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That's an interesting insight, BPaulsen -- thanks. But could you say a bit more? -- I'm a bit confused. I was under the impression that after both 8 d5 Nb8 and 8 d5 Bf3 9 Bf3 [but, I think 9 gf looks really dangerous!], Black had to fear a possible White central advance more than White playing on the queenside? -- I'm assuming Black will play ...c6 + ...a5 (and possibly ...cxd5). How big do you think White's advantage is in these positions, which appear to be quite controversial? (Stefan Buecker for instance in another thread suggested they're OK for Black.)

Anyone got any comments on my 7 ...Nfd7 (8 d5 Nce5) idea above?
  
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Re: Another attempt to understand KID
Reply #11 - 10/29/10 at 02:20:18
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A good perspective on the white point of view is in the "Opening for White According to Kramnik 1A" book by Khalifman.

As for the earlier comparison to the Classical Pirc - part of the motivation for the 6...Bg4 lines in the Classical Pirc is precisely the fact that white has a Pc2, hampering his Q-side play.
  

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Re: Another attempt to understand KID
Reply #10 - 10/28/10 at 21:36:20
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Thanks kylemeister -- I should have mentioned 8 ...Bf3 9 Bf3 Ne5, and only didn't because I casually assumed this was good for White (foolishly, since it's an interesting line which may be Black's best?) so was interested in 'another' idea. Whatever the value of the ...Nb8 idea I think I prefer it after 8 ...Bf3 9 Bf3 -- on 8 ...Nb8 maybe 9 Nd4 is a good option for White? But I hadn't realised 9 gf was a serious possibility and would like to know more! As for 8 ...Bf3 9 Bf3 Na5, I assume this is inferior to the similar line with ...Na5 given in [i]NCO[/i] (525/3) because there Black's KB is unobstructed thus allowing ...Bxc3.

There aren't a lot of games with ...Bf3 and ...Nb8. Can White hope to slowly squeeze Black to death here or should Black be OK? I confess I find it hard to evaluate this (sort of) position. But in the Pirc version with the pawn on c2 Black seems to be OK ...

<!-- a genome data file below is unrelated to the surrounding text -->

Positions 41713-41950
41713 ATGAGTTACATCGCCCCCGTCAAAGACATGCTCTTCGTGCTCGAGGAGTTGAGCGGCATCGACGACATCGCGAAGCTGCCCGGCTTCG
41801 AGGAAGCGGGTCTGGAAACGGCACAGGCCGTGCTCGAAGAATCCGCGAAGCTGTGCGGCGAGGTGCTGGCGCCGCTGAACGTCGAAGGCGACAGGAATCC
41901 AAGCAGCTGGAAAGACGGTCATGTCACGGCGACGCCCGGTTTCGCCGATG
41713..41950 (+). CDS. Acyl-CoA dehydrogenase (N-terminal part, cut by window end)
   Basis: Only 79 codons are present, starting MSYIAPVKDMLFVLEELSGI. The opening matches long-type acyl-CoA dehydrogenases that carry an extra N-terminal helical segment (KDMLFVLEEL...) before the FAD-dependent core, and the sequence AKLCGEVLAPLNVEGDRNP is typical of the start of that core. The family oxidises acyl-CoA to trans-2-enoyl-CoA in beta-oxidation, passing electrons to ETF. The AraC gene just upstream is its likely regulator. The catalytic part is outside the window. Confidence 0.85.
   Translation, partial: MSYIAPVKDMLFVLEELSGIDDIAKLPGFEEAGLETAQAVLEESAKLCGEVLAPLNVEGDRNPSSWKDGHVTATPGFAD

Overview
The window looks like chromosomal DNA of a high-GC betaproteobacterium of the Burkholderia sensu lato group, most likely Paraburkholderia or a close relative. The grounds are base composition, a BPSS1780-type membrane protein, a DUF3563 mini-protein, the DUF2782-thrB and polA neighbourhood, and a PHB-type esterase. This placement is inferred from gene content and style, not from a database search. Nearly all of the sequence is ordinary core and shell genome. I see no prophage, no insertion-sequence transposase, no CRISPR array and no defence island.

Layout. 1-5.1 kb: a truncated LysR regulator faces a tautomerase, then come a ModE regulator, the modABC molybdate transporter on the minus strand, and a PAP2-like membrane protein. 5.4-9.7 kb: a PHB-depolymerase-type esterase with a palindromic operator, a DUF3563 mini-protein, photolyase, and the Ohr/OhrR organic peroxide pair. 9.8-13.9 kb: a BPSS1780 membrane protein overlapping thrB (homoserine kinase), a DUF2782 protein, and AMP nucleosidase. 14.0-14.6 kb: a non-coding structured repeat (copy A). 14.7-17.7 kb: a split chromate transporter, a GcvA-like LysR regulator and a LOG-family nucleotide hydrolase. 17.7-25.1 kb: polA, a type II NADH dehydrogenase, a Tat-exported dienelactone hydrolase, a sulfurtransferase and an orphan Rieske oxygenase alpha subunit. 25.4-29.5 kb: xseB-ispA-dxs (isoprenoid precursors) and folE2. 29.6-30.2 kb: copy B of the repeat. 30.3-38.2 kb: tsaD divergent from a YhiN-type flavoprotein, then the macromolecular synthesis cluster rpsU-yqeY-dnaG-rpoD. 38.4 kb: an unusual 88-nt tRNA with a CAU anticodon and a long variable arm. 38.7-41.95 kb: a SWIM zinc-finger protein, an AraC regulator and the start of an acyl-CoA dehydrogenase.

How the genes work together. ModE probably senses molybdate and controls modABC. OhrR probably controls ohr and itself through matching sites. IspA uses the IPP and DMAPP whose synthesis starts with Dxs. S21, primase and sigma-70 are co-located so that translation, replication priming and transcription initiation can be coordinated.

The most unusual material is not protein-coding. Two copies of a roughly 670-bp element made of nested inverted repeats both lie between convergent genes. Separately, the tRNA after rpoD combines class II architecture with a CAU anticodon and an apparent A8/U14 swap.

Meanwhile does my ...Nfd7/...Nc6/...Ne5 idea without castling have a future? The KID move order would be 1 d4 Nf6 2 c4 g6 3 Nc3 Bg7 4 e4 d6 5 Nf3 Bg4 6 Be2 Nfd7 7 Be3 (7 Ng1 is given in [i]NCO[/i] at 523/1/n1 as a bit better for White but maybe this is not too frightening?) Nc6!?. I'm assuming that after 8 d5 Nce5 9 Ne5 Be2 10 Qe2 Ne5 the exchange of two minor pieces helps Black, and that 10 Nf7 Bd1 11 Nd8 Bg4 is nothing.

« Last Edit: 10/28/10 at 22:36:22 by Michael Ayton »  
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Re: Another attempt to understand KID
Reply #9 - 10/28/10 at 16:54:42
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On 8. d5 there is also 8...Bxf3 9. Bxf3 Ne5 (I would think of this as probably the most typical reaction in "such positions," and here it is treated as the main line in NCO, ECO and Panczyk/Ilczuk) or 8...Bxf3 9. Bxf3 Na5.  9. gf is apparently a serious possibility too.
  
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Michael Ayton
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Re: Another attempt to understand KID
Reply #8 - 10/28/10 at 16:38:17
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[quote]Just because something doesn't equalize doesn't make it dubious.[/quote]

A very good point I think. There’s not much sense in getting hung up on the idea that Black hasn’t ‘equalised’ an opening position if it appears that s/he ought to be able to do so over a reasonable span of following moves. The question I guess is how many moves, and what sort of necessary suffering/care, counts as ‘reasonable’. Obviously too one shouldn’t reject an opening line just because [i]NCO[/i] or whatever calls it ‘+/=’: so much depends on what this ‘advantage’ is like and whether it’s likely to be increased, or eliminated. I know Watson used to use terms like ‘lightly +/=’ to indicate (I suppose) the latter case.

Personally I’m rather attracted by these …Bg4 lines (which I reach with an early …Nc6) and I wonder how great White’s advantage is. They’re also great for discombobulating opponents! I possibly managed this on Wednesday, when (with a cold coming on) I was happy with a quick draw. After 1 Nf3 Nc6 2 e4 g6 3 d4 Bg7 4 c4 d6 5 Nc3 Bg4 6 Be3 I transposed to a KID with 6 …Nf6 and soon achieved my objective after 7 Be2 0-0 8 0-0?! Nd7 9 h3 (9 d5 =; 9 Ne1 =) Bf3 10 Bf3 e5 11 d5 Nd4.

There doesn’t seem to be much theory on these positions. I guess [u]8 d5![/u] must be the move, and I was going to play 8 …Nb8 then …a5, …Na6 etc. – but how big is White’s edge then I wonder? (The position is quite like a Classical Pirc line but with White’s c-pawn on c4 not c2.) I also remember thinking about [u]7 …Nd7!?[/u] 8 d5 [u]Nce5!?[/u] (obviously …Nb8 is possible too) but I couldn’t work out what happened in the complications after 9 Ne5 Be2. I suppose White can borrow an idea from TN and go 9 Qd2 instead but maybe Black’s QB will be OK on h5? -- put me right if I’m talking bull!